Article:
Monday, November 10, 2008

Standing Firm

Last night was the anniversary of Kristallnacht. There was an image to which I'd been wanting to bring attention for some time, and this day seemed an appropriate time. We used a scanned postcard but will keep trying to find a usable link.

This is one panel of a stained-glass window in the Church of Sts. Peter and Paul in Weil-der-Stadt, a Catholic town in Baden-Wurttemburg, Germany. The oldest parts of the church date to 1492, though a church has been at the site since the 6th C. This particular window, a series of panels on the Life of Christ, is in the "new" section. It was commissioned in the late 1930's and is the work of JoKarl Huber.

The panel depicts the Temptation of Christ by Satan. Two things immediately jump out at the viewer:
1. "Satan? That's Hitler!"
2. "That's got to be the most Aryan-looking Jesus I've seen since those Bible story books they used to have in the dentist's waiting room!"

Huber, according to Wikipedia, was at the time of the commission already one of those artists that had been branded "degenerate" by the Nazi regime. It took guts for the pastor of the church to hire him, and it took even more guts for him to make the political statement he did in this window. It took guts for the citizens of Weil-der-Stadt who sat in church every week: glancing occasionally at the new window, remarking silently the uncanny resemblance, keeping silent under intense pressure to hand over enemies of the regime...

Ye silent they must have kept, for the window remained unmolested through WWII (the city was spared Allied bombing out of respect for another famous resident, the astronomer Johannes Kepler.) Huber went on to serve in the German army, was a POW under the British, and returned to continue his art career until his death at the ripe old age of 94.

I used to visit the church once or twice a year while living in southern Germany in the 90's, and I'd wonder about the people who lived and worshipped there. Weil is a small city, but it is a city. Many people must have noticed the figures in the window, and surely most of Weil was aware. Yet no one went to the regime. Or was the regime too preoccupied to worry about a church window panel in an insignificant Black Forest town? Of one thing I am certain: there was a sizeable community of solid German citizens who didn't like what was going on in their country.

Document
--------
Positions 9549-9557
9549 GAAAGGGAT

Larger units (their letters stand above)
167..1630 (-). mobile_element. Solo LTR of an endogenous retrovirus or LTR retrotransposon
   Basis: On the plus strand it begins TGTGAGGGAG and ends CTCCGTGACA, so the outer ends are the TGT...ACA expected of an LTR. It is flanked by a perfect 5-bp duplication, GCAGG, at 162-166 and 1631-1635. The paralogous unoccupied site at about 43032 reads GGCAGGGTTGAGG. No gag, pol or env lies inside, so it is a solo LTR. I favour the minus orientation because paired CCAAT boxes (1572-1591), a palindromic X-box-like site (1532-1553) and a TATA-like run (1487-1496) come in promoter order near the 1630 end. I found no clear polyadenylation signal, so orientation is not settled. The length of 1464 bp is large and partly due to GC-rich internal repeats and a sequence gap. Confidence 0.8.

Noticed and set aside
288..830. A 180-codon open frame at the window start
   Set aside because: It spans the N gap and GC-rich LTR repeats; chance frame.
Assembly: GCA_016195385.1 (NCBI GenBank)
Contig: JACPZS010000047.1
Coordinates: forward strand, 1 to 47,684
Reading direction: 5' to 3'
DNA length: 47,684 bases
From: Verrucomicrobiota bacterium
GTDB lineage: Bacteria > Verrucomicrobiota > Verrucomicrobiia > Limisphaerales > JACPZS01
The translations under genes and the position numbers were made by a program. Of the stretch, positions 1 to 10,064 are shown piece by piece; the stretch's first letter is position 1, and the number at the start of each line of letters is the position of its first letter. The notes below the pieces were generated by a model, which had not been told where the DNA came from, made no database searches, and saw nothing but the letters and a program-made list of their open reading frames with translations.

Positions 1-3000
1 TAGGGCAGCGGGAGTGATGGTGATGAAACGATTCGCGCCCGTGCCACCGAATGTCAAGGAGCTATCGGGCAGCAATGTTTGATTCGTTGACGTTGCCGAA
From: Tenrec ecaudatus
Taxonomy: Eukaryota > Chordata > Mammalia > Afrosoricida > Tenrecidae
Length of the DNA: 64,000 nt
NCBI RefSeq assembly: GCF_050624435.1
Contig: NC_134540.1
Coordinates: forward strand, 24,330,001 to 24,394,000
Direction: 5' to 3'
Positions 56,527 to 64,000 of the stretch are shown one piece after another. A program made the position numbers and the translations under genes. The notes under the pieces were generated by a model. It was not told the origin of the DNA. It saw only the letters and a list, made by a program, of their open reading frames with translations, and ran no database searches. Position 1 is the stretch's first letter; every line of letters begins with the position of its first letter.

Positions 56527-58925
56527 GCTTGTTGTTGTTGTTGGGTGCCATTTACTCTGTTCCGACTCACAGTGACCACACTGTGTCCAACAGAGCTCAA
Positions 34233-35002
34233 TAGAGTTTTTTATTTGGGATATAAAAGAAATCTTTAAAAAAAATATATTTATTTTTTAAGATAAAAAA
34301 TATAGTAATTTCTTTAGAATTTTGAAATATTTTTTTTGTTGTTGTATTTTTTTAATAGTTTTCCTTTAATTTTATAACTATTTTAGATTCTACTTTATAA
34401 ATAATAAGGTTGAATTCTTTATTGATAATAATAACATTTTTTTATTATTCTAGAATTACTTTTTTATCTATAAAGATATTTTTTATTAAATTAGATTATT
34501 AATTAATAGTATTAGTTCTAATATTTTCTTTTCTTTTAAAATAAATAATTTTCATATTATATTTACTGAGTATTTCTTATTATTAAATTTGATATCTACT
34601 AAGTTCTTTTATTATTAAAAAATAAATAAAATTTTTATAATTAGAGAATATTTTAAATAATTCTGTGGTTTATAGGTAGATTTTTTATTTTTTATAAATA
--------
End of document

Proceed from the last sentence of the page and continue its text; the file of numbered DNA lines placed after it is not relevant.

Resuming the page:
Hitler as Satan isn't hard to imagine for us today, but Huber was living under Hitler at the peak of his power--and Heaven knows that the Nazis had few qualms about destroying the loyal opposition when it got too uppity. Christ as a German? I like to think that Huber had a message for his fellow Germans in that image: "Be like Christ. Resist the temptations laid before you by this Satan of our day."

Today, again, the temptations call. Unlimited power can be ours, but at what cost? The lives of our children? Our humanity?

Since the Roe v. Wade decision in 1973, the struggle to defend life has been uphill. There have been minor victories--parental consent laws, informed consent laws, Born Alive laws, "clone and kill" bans. All of these are threatened now. We must educate, speak out, fight for justice, and support defenders of life. We must resist the temptation to give up, to accept pretense in place of genuine action, to be intimidated into silence.



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